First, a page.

But for most of us, just out to enjoy our sake, junmai types are not intrinsically better than non-junmai styles, methinks.
And, in fact, there are some other advantages to having used a little bit of
alcohol in the brewing process: stability and longer shelf life, for example. And, in truth, for a given rice and milling rate, adding a bit of alcohol can be said to lead to a better product, all things
considered. Perhaps, anyway.
Again, there are those that would discount these points too, saying the differences are not that pronounced, nor really bona fide problems. And who knows; they may be right
in the final analysis. What is most important, though, is that we consumers understand the truth about differences in the types, don't buy anyone else's hype, and (arguably) let enjoyment of sake be the
A final note: In the US (only), non-junmai sake is taxed at a higher rate, so that there are many more junmai types available than non-junmai types. But this is gradually changing, so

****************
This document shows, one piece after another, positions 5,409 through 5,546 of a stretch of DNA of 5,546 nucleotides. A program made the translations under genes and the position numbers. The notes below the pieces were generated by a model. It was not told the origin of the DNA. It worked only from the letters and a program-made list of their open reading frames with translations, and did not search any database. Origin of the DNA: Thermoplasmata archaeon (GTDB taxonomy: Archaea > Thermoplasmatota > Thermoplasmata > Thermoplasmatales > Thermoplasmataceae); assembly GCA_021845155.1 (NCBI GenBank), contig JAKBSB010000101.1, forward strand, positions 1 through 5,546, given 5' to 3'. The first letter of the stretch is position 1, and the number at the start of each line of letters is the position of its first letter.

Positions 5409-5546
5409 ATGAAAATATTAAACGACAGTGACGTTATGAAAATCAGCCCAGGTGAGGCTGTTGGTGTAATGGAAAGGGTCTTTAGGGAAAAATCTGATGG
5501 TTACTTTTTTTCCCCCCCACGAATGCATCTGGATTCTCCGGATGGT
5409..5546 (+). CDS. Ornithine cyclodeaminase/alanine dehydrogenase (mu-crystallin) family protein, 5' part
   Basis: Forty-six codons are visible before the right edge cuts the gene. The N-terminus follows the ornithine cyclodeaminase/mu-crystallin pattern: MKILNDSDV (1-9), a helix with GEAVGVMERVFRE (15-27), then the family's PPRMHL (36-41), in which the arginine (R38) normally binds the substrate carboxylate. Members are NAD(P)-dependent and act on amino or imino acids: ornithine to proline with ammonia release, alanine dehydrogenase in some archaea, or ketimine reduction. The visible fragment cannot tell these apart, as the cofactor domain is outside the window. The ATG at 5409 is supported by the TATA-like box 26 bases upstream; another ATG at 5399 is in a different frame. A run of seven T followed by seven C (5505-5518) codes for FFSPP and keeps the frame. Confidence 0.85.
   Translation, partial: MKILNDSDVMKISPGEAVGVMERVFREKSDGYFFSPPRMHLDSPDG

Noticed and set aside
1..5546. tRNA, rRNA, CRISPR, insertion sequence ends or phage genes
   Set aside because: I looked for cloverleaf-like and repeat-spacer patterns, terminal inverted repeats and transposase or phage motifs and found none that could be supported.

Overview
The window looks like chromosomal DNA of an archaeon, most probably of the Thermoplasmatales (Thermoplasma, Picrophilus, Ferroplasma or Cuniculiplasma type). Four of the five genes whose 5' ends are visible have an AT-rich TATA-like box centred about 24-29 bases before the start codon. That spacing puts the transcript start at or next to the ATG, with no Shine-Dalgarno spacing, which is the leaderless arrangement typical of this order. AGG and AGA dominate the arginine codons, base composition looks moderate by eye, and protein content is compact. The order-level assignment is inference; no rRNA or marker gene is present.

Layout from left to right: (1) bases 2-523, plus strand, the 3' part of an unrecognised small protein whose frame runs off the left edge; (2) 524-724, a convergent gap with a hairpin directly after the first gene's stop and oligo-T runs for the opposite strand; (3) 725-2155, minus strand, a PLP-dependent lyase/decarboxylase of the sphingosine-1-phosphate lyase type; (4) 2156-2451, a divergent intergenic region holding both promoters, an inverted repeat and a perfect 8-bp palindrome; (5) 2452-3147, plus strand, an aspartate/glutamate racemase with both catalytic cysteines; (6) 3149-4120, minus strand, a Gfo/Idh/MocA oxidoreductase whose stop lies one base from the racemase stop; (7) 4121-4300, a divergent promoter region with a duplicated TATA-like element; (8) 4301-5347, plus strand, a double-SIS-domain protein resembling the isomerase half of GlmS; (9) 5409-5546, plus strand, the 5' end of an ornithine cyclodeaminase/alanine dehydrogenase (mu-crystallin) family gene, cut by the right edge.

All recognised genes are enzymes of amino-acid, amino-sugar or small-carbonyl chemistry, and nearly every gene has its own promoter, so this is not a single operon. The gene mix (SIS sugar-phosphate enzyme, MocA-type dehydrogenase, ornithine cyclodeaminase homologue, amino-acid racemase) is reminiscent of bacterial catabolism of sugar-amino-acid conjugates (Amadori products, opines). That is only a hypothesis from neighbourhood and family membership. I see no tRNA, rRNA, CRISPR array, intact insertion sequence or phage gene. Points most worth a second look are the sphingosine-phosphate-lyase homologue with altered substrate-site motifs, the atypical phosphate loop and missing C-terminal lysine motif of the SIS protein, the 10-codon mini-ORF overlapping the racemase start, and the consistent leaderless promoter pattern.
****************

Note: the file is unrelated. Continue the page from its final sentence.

the above diatribe will become more and more relevant.
Good Sake to Look For
sake are all exported to the US and other countries.
** Miyozakura (Gifu Prefecture). Junmai-shu. Most of the sake from this well-established, mid-sized brewery located along the Naka-sendo, the road
upon which nobles and samurai would travel on the way from Kyoto to Edo (Tokyo of olde), is crisp, clean and light. But perhaps this junmai-shu is more characterized by restrained, fine-grained flavors and a
wonderfully characteristic grainy feel, almost seductively ticklish. Very enjoyable at just ever-so-slightly chilled temperatures, and works well with a wide range of food.
"Hotarugawa"(Saga Prefecture). Junmai Daiginjo. Tenzan sake, and that includes this lovely top-grade manifestation Hotarugawa, are generally thick, broad and textured, yet clean throughout. Apples and
chestnuts suffuse the aromas, which lead into a drier flavor than one would expect, soft and alluring, and bolstered by an engaging level of acidity. Be wary of overchilling this sake, as that would stifle its
most enjoyable aspects. Hotarugawa means "Firefly River," and refers to the river flowing in front of the brewery.
** Beni Mansaku (Akita Prefecture). Junmai Ginjo. Like much sake of Akita and